What You Need to Know About Arizona Domestic Violence Laws

No one deserves to feel unsafe in their own home. Domestic violence can be incredibly destabilizing, and it is important to be aware of your rights as a victim. Here’s everything you need to know about domestic violence laws in Arizona.

In Arizona, many crimes can be classified as domestic violence if they are committed against family or household members. Arizona offers a number of possible protective orders to prevent domestic violence victims from experiencing further harm.

Domestic Violence in Arizona

Arizona defines domestic violence as almost any dangerous crime or criminal act of abuse against a family or household member. Not all domestic violence crimes must be violent.

Examples of crimes that can constitute domestic violence when enacted against a family or household member include:

  • Assault and battery
  • Disorderly conduct
  • Threatening
  • Kidnapping
  • Witness intimidation
  • Sexual assault
  • Stalking
  • Manslaughter

These are just a few examples, as many crimes can be designated domestic violence in the right circumstances if the perpetrator commits them against a household or family member.

Related: Domestic Violence During COVID-19

Penalties for Domestic Violence in Arizona

In most cases, domestic violence crimes are Class 1 misdemeanors. Class 1 misdemeanors are the highest level of crime in Arizona and carry up to 180 days in jail and/or $2,500 in fines.

Certain domestic violence crimes are felonies. These crimes include those involving serious bodily injury to the victim, certain crimes against children, and crimes committed as the third or more within 84 months. These are felonies that can have penalties of up to 15 years in prison.

Additional Protections for Domestic Violence in Arizona

In Arizona, domestic violence victims can get orders of protection, which are specific kinds of civil court orders from judicial officers. There are three main types of orders of protection.

Orders of Protection

Orders of protection prevent the perpetrators of domestic violence from committing further harmful acts or contacting those protected by the order. There can be other attached forms of protective relief, like exclusive use of the home for the victim or removal of firearms from the perpetrator’s home.

Emergency Orders of Protection

Emergency orders of protection protect individuals who are in “imminent and present danger of domestic violence.” Usually, these only last for a day.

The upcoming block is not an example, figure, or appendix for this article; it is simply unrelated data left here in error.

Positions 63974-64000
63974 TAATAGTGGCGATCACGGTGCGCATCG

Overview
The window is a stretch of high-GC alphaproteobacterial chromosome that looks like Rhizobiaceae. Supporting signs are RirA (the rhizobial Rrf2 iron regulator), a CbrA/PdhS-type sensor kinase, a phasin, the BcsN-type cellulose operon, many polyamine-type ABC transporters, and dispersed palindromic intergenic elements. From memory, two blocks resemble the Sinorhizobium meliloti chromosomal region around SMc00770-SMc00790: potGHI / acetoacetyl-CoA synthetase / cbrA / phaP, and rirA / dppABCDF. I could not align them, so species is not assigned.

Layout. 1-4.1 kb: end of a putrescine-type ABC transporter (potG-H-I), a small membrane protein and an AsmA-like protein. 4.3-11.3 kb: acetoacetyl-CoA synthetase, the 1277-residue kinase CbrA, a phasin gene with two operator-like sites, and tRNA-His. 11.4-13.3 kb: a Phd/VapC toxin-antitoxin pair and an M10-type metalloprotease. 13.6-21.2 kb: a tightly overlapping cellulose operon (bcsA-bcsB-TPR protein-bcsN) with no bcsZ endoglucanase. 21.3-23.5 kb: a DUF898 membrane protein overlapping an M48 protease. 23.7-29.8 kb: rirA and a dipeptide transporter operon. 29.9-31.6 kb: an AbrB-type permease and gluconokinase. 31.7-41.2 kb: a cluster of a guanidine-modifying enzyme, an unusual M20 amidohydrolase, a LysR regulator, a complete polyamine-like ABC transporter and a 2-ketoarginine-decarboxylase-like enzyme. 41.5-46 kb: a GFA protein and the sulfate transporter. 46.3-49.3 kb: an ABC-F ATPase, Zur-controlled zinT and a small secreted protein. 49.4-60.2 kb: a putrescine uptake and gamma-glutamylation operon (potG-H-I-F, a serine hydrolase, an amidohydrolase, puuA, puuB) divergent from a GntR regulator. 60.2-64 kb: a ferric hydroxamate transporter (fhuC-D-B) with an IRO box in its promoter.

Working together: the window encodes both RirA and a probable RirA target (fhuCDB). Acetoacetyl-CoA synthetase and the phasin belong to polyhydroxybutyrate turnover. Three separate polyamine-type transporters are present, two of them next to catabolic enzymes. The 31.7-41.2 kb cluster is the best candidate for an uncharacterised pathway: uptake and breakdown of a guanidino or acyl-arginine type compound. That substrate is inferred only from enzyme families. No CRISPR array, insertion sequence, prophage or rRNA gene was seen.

Related: Why Do Domestic Violence Victims Stay?

Injunctions Against Harassment

Injunctions against harassment order individuals to stop harassing, annoying, or alarming another person. These are different from orders of protection because they do not have the attached protective relief and because police officers are not mandated to enforce them. These orders can also protect against workplace harassment.

Arizona also has a victims’ Bill of Rights that applies to victims of all crimes and protects victims’ rights to justice and due process. These rights include:

  • To be treated with fairness, respect, and dignity, and to be free from intimidation, harassment, or abuse throughout the criminal justice process.
  • To be informed, upon request, when the accused or convicted person is released from custody or has escaped.
  • To be present at and, upon request, to be informed of all criminal proceedings where the defendant has the right to be present.
  • To be heard at any proceeding involving a post-arrest release decision, a negotiated plea, and sentencing.
  • To receive prompt restitution from the person or persons convicted of the criminal behavior that caused the victim’s loss or injury.

FAQs About Arizona Domestic Violence Laws

Can a victim drop domestic violence charges after filing them in Arizona?

Arizona takes domestic violence seriously, and law enforcement will investigate cases even if a victim wants to drop the charges.

Will I have to testify in front of my abuser at a trial in Arizona?

If an Arizona court holds a trial, you may have to testify in front of your abuser. However, in Arizona, victims may always have a victim advocate (someone who assists victims through the criminal process) with them at a trial.

Contact Us

If you or a loved one would like to learn more about Arizona Domestic Violence Laws, get your free consultation with one of our Domestic Violence in Arizona today!